How Many People Speak Tagalog, And Where Is It Spoken?

Along with English, Tagalog is one of the most-spoken languages in the Philippines. Its history is inextricably tied to Filipino identity.
How Many People Speak Tagalog

Tagalog is a part of the Austronesian language family, one of many languages which developed on islands and coasts in the Pacific Ocean. Other Austronesian languages include Hawaiian, Māori and Malay. Tagalog descended from a proto-Philippine language, and it developed in the Central Philippines. Today, it’s one of the most important languages in a country that is in part defined by its linguistic diversity. Here, we’ll provide a bit of a history of the Tagalog language and then look at where it’s spoken today.

A Brief History Of Tagalog

For a while, there was no known record of Philippine languages before the arrival of Spanish colonists. In 1992, however, the Laguna Copperplate Inscription — an old tablet from the 9th century CE  covered with engraved languages — was deciphered and found to contain Javanese, Malay and Sanskrit. Technically, the script is old enough to count as Old Tagalog, as the language has evolved since this inscription.

Most of the early study of the Tagalog language was done by the Spanish, who ruled the Philippines from 1521 to 1898. The first dictionaries were compiled by Spanish missionaries and members of the clergy who collected the vocabulary and grammatical rules of the language. The most enduring Tagalog dictionary is the Vocabulario de la Lengua Tagala, originally put out in the 18th century. It has been consistently re-edited and the most recent edition was put out in 2013.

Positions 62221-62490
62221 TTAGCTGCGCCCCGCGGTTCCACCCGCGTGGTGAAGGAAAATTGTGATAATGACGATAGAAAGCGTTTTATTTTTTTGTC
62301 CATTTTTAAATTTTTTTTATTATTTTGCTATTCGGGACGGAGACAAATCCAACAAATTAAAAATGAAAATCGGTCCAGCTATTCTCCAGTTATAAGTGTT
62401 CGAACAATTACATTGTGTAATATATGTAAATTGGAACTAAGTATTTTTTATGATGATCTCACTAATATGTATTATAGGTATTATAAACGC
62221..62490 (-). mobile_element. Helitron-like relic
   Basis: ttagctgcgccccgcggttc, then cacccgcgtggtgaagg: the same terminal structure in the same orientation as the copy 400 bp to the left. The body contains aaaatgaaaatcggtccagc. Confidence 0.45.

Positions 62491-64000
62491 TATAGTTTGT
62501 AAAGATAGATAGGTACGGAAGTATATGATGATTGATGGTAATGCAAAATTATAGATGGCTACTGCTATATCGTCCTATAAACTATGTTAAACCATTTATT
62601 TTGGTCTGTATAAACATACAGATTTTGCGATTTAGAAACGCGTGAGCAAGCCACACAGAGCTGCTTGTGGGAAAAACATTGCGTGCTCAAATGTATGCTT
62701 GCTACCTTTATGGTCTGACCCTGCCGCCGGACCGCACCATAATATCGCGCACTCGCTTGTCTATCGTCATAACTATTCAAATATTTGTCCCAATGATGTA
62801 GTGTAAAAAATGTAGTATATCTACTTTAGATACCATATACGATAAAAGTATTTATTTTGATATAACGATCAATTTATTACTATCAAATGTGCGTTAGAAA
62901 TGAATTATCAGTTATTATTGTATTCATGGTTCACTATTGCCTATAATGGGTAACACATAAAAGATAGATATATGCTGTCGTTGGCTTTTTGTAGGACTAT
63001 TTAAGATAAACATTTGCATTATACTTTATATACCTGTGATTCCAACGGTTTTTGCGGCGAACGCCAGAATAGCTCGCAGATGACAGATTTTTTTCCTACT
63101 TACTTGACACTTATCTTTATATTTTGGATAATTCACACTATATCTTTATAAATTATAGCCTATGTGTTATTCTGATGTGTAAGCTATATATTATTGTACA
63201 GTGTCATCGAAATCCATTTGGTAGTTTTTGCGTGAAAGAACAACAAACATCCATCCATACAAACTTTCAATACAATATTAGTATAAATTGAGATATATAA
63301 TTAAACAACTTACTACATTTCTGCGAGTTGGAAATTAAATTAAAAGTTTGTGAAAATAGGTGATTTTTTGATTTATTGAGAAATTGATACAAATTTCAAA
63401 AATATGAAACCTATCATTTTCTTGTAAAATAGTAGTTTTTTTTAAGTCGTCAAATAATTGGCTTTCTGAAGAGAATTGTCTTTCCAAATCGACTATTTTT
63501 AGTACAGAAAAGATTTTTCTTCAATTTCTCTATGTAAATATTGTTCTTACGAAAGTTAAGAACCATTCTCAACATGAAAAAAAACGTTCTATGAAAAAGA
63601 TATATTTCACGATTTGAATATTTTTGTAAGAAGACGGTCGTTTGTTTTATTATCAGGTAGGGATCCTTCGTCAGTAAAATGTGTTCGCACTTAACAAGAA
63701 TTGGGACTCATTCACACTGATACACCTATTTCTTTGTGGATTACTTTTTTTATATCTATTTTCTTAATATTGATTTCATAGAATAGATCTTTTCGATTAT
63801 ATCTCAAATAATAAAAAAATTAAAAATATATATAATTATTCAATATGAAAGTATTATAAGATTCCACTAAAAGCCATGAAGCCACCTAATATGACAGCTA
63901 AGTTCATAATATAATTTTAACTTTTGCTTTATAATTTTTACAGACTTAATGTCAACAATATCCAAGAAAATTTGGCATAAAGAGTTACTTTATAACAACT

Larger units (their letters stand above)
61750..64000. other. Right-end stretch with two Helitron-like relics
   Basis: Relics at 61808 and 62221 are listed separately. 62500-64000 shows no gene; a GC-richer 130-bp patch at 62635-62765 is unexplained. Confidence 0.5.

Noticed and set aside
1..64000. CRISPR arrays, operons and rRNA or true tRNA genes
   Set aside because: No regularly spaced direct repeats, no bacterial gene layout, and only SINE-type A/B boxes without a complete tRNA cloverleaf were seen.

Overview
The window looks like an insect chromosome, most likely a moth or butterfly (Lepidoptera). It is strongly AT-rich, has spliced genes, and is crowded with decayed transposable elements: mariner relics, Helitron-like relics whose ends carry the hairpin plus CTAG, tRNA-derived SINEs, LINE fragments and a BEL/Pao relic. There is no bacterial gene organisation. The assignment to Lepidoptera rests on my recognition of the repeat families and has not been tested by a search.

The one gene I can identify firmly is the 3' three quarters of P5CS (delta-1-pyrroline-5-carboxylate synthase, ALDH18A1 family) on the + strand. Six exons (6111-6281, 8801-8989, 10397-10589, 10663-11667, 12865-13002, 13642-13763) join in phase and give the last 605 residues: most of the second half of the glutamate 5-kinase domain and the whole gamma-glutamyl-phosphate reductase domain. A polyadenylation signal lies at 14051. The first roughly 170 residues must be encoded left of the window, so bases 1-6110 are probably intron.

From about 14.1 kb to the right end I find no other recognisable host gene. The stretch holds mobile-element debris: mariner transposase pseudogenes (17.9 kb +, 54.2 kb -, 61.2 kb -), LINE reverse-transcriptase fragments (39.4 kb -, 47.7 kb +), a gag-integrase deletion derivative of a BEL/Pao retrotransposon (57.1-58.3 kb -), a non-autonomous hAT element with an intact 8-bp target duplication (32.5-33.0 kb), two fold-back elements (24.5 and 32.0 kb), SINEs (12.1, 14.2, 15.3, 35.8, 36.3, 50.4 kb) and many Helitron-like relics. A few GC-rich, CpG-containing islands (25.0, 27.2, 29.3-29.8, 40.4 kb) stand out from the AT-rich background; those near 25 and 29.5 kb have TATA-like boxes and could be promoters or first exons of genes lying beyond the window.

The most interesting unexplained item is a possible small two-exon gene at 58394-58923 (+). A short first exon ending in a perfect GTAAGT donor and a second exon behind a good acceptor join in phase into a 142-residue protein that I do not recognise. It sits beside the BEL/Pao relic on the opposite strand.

When the Philippines fought for independence at the end of the 19th century, it needed to find ways to unify. The country comprises a number of islands, and there were different languages spoken across them. In 1897, the Biak-na-Bato Constitution was passed, and the writers chose Tagalog as the national language.

That’s not the end of the story, though. When a different Philippine Constitution was put in place in 1935, English and Spanish were made the official languages of the country. This constitution did include a stipulation that a local language should also be chosen for the people, and once again Tagalog was chosen (though the name of the language was changed in 1939 to Wikang Pambansâ, which means “national language”). Later, when the Philippines came under Japanese control during World War II, Tagalog kept its status in the 1943 constitution and was promoted throughout the country.

There were a couple other constitutions put in place in the Philippines — in 1973 and the most recent in 1986 — and each time Tagalog was kept as the official language. The name was shifted, however, first to Pilipino and then to Filipino. Filipino today refers to a standard variety of Tagalog that is used for communication in the Philippines, whereas Tagalog is a collection of dialects spoken in certain parts of the country (and the rest of the world). Part of the reason for the name change is because not everyone wanted this one language to be chosen as a national language, as it’s only one of many in the country. Calling it “Filipino” is a way to make it seem more universal than “Tagalog” did. The only difference between the languages today is that Filipino is used as a lingua franca, meaning it’s widely known so that people from different regions can use it to communicate.